Adaptive T regulatory (TR) cells mediate the suppression of donor-specific, delayed-type hypersensitivity (DTH) in tolerant organ transplant recipients. We hypothesized that cells belonging to the CD4 +CD25+ T cell subset but distinct from natural T R cells may fulfill this role. To test this hypothesis, PBMC and biopsy samples from two tolerant kidney transplant recipients (K1 and K2) were analyzed. When transferred with recipient APC into a SCID mouse footpad, CD4+ T cells were hyporesponsive in DTH to donor type HLA-B Ags and derivative allopeptides. However, anti-human TGF-β1 Ab revealed a response to immunodominant allopeptides in both patients, suggesting that CD4+ T elector (TE) cells coexisted with suppressive, TGF-β1-producing CD4+ TR cells. During in vitro culture, allopeptide stimulation induced both IFN-γ-producing and surface TGF-β1+ T cells. The relative strength of the latter response in patient K1 was inversely correlated with the level of systemic anti-donor DTH, which varied over a 6-year interval. Allopeptide-induced surface TGF-β1 expression was found primarily in Forkhead box P3 (FoxP3)-negative CD4 +CD25low T cells, which could adoptively transfer suppression of donor-specific DTH. Biopsy samples contained numerous surface TGF-β1+ mononuclear cells that costained for CD4 and, less frequently CD25, but were negative for FoxP3. The CD4+TGF- β1+ T cells were localized primarily to the tubulointerstitium, whereas TGF-β1-FoxP3+CD25+ cells were found mainly in lymphoid aggregates. Thus, adaptive TR cells suppressing TE cell responses to donor allopeptides in two tolerant patients appear to be functionally and phenotypically distinct from CD4 +CD25highFoxP3+ T cells.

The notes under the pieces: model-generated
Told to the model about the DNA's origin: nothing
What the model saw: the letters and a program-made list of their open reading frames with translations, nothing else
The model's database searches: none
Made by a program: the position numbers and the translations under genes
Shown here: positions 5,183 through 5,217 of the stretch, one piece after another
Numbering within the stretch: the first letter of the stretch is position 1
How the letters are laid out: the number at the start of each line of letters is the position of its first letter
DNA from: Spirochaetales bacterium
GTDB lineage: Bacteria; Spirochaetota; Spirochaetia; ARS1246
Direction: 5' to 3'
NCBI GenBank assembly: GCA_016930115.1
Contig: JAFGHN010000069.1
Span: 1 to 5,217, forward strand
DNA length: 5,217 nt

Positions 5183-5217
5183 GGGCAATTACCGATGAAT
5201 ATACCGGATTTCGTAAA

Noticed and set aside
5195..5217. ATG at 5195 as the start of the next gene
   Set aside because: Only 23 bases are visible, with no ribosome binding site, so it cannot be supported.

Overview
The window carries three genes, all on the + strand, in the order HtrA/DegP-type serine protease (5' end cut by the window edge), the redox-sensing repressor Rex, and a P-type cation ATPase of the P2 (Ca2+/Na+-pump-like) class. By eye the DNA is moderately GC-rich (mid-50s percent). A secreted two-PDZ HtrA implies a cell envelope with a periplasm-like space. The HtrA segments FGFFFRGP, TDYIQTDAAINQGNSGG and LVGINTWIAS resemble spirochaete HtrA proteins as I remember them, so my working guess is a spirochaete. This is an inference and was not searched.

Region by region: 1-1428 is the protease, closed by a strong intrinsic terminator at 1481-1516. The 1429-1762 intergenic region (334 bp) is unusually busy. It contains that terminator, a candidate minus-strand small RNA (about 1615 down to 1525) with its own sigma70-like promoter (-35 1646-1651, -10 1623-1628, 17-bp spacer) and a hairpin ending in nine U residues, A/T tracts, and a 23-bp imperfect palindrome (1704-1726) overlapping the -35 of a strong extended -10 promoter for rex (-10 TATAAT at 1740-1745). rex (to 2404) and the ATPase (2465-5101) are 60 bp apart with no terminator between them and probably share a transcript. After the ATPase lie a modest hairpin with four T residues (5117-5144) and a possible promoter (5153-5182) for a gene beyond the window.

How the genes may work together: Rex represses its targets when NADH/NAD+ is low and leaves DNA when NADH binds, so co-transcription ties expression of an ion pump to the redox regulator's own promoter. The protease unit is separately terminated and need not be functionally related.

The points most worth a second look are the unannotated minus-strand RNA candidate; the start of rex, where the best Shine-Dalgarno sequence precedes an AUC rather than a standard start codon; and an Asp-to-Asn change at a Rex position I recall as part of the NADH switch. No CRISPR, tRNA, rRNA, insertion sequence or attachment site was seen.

ASJC Scopus subject areas
- Immunology and Allergy